Jesus entered Jericho and was passing through. 2 A man was there by the name of Zacchaeus; he was a chief tax collector and was wealthy. 3 He wanted to see who Jesus was, but because he was short he could not see over the crowd. 4 So he ran ahead and climbed a sycamore-fig tree to see him, since Jesus was coming that way.
5 When Jesus reached the spot, he looked up and said to him, “Zacchaeus, come down immediately. I must stay at your house today.” 6 So he came down at once and welcomed him gladly.
7 All the people saw this and began to mutter, “He has gone to be the guest of a sinner.”
8 But Zacchaeus stood up and said to the Lord, “Look, Lord! Here and now I give half of my possessions to the poor, and if I have cheated anybody out of anything, I will pay back four times the amount.”
9 Jesus said to him, “Today salvation has come to this house, because this man, too, is a son of Abraham. 10 For the Son of Man came to seek and to save the lost.”
What do you think Zacchaeus was really hoping for when he climbed a tree to see Jesus?
Luke tells us that Zacchaeus was wealthy and not just any tax collector, but chief tax collector. He was successful, but it’s very likely he cheated his own people as he climbed that ladder of success. He would have been considered a puppet of Rome, a crook, and an outcast. Even though he reached professional success, Zacchaeus would have also been well accustomed to feeling unseen, unwanted, and unloved.
As Zacchaeus climbs his way up a tree, hoping to see Jesus, I can’t help but wonder if Zacchaeus also hopes Jesus will see him.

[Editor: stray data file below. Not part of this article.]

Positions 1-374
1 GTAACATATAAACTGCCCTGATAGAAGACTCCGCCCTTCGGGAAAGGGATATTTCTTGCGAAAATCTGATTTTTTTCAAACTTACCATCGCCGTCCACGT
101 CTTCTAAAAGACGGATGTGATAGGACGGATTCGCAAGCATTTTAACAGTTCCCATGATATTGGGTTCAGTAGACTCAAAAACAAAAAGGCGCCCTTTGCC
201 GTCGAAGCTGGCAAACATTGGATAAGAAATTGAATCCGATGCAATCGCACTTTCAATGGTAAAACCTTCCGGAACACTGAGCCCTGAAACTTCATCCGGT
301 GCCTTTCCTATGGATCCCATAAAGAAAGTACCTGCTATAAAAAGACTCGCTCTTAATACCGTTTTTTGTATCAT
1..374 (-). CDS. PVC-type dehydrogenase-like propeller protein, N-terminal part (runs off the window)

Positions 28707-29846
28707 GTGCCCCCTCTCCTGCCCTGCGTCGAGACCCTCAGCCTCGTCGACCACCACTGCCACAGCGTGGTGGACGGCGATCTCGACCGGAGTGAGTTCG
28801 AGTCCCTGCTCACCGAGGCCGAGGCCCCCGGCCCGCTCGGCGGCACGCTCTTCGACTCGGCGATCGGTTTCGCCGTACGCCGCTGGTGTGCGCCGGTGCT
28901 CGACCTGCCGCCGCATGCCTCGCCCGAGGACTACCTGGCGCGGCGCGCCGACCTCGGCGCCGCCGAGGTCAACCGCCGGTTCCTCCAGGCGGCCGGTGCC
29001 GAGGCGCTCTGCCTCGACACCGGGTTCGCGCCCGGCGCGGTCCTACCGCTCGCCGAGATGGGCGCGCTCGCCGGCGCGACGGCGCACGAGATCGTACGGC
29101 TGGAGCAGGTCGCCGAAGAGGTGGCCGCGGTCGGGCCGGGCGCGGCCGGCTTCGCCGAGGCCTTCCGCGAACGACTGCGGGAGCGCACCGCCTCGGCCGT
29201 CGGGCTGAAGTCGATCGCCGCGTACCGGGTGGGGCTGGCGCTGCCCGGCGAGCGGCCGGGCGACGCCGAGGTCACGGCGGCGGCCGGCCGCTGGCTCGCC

On our best day, and on our worst day, we have a deep longing to be seen, wanted and loved.
So, just imagine what it is like for Zacchaeus as Jesus reaches the spot where he is sitting alone in that tree. Jesus sees him. Jesus stops everything for him. Jesus goes home with Zacchaeus and becomes his friend, even as bystanders mutter and grumble about it.
I love the way Rev. James Martin describes this encounter. He writes, “When Jesus offers to come to the house of Zacchaeus, the chief tax collector, the Gospel says that all who saw it "grumbled." Why? Because an offer of mercy to someone on the margins always makes some people angry. But, don't stand with the grumblers. Stand with Jesus.”
Through the story of Zacchaeus, Jesus reveals to us that God always sees us, always wants us and always loves us. And, Jesus teaches us how to offer mercy to those who are marginalized, to follow him in stopping everything to stand with them, to stand with Jesus right there.
- Like Zacchaeus, have you recently felt unseen, unwanted or unloved? Who do you think God has sent to stand with you and reveal God’s mercy and love to you?
Like Jesus, have you recently noticed someone, or a group of people, expressing feelings of being unseen, unwanted or unloved? How might you stop everything for them, stand with them, and reveal God’s mercy and love to them?
Lord, open our eyes that we may see the needs of others. Open our ears that we may hear their cries. Open our hearts that we may love all people, as you love. Let us not be afraid to defend the oppressed, the poor, and the powerless. In the name of the Father, and the Son, and the Holy Spirit. Amen.
Scripture taken from the Holy Bible, New International Version ® NIV ®. Copyright © 1973, 1978, 1984, 2014 by Biblica, Inc.®. Used by permission. All rights reserved worldwide.